I especially enjoy reading things that I disagree with, and that challenge my own beliefs. Strong ideas are made stronger, and weak ideas dissolve in the spotlight of scrutiny. People who are unhappy to read criticisms of their own ideas are opening the floodgates to ignorance and dogmatism. Yet sometimes my own open-minded contrarianism leads me to something unbelievably shitty.
Zero Hedge is a financial news website. The writers all write under the pseudonym of “Tyler Durden”, Brad Pitt’s character from Fight Club. Each post comes with a little black and white icon of Brad Pitt’s head. On Zero Hedge you can read news, rumors, facts, figures, off-the-cuff analysis, and political screeds (usually anti-Obama, anti-government, and pro-hard money). On the sidebars, you can click on ads for online brokerages, gold collectibles, and The Economist.
The site is a big fat hoax. And if you read it for anything other than amusement, you’re almost certainly a big fat sucker.
That’s a bold claim! Why do I make this claim? Well, in one sense, all financial news is a hoax. Financial news, by definition, is public information — if you’ve read it, you can bet that thousands of other people have too. That means that if the market is anywhere close to being efficient, any information in any article you read will already have been incorporated into the price of financial assets. Reading or watching public information should not, in theory, give you any “alpha”.
If the writers of Zero Hedge really knew some information that could allow them to beat the market,why in God’s name would they tell it to you? If they had half a brain, they’d just keep the info to themselves, trade on it, and make a profit! Maybe then, after they had made their profit, they’d release the news to the public (and collect ad revenue), but by then the news would be worthless. Financial news sites, you should realize, are not in the business of giving you insider tips out of the goodness of their hearts.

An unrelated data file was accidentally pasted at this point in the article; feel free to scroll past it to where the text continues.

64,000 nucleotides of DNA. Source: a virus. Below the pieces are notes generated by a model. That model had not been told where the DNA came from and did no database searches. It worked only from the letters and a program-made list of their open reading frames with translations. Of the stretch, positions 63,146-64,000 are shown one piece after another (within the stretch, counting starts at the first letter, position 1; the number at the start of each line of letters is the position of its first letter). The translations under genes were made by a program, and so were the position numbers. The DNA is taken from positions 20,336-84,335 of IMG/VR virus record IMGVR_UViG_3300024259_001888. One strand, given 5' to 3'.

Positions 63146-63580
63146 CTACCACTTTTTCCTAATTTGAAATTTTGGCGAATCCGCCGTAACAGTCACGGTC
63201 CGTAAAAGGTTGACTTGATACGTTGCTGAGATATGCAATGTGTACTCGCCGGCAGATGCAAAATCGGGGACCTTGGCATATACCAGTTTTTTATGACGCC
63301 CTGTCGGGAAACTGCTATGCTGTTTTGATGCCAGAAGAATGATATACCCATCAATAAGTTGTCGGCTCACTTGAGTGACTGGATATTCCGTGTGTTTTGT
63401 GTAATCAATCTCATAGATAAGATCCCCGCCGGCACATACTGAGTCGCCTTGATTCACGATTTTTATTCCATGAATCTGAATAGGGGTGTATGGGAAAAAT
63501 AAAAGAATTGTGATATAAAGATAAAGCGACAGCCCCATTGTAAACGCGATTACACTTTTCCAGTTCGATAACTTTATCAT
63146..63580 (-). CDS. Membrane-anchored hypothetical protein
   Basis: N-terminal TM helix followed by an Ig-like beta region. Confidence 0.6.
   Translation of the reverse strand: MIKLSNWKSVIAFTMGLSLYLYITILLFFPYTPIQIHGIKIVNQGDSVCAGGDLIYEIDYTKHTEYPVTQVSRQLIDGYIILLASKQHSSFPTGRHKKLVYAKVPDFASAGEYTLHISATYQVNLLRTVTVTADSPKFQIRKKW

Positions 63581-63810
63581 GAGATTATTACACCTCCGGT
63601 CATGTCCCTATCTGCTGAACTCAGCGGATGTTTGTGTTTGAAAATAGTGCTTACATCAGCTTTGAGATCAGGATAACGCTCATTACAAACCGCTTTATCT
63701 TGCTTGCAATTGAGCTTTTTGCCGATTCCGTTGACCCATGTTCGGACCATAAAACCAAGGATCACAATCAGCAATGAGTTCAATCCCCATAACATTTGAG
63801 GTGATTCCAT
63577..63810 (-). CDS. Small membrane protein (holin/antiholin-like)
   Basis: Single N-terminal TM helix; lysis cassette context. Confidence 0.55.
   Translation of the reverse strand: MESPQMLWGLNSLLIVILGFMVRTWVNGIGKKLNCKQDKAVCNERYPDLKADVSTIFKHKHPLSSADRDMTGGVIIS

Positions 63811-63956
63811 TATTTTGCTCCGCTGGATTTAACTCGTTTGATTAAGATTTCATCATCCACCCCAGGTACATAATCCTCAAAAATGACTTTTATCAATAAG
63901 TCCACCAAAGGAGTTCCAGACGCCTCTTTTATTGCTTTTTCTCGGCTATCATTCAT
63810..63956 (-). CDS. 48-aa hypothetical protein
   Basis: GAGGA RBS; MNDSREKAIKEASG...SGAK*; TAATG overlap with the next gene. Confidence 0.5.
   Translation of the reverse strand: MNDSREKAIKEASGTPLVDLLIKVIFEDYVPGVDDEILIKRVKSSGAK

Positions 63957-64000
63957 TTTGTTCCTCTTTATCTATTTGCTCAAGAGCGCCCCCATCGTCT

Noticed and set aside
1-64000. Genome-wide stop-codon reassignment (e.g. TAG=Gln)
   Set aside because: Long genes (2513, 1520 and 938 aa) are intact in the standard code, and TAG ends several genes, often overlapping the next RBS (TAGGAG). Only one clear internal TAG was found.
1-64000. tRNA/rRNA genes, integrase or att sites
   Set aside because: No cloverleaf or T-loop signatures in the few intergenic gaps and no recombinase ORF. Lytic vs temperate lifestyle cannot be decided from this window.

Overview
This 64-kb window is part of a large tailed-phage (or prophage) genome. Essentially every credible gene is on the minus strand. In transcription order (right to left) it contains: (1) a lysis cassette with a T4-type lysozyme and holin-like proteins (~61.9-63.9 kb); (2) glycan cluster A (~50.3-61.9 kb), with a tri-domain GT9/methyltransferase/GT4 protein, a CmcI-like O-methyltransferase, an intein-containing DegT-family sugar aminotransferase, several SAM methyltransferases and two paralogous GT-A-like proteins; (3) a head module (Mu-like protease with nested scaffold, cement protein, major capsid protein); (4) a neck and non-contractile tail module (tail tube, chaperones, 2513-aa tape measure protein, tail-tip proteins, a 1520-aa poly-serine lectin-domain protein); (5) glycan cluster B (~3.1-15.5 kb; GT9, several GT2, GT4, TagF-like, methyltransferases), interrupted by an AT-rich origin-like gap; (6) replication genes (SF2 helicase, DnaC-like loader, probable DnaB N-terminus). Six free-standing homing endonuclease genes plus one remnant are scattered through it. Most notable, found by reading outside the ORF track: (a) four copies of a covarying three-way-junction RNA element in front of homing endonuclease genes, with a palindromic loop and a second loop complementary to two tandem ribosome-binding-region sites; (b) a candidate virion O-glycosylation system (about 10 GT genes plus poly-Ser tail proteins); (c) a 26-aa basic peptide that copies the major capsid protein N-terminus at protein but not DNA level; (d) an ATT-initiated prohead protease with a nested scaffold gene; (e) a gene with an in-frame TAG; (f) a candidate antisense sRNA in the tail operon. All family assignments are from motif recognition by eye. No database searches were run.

As you might expect, it’s not hard to look back at Zero Hedge’s predictions and see that a large number of them are junk. For example, here’s a bunch of posts from 2009 predicting imminent hyperinflation. Hope you didn’t make any trades based on that bit of wisdom!
So how does Zero Hedge get away with this hoax? Barber & Odean (2001) give a big hint. Tyler Durden, whose name and image grace every Zero Hedge Post, is a symbol of masculinity. More specifically, he is a nerd’s imagined vision of what a really masculine nerd would be like. In Fight Club, Durden says: “All the ways you wish you could be, that’s me. I look like you wanna look, I fuck like you wanna fuck, I am smart, capable, and most importantly, I am free in all the ways that you are not.”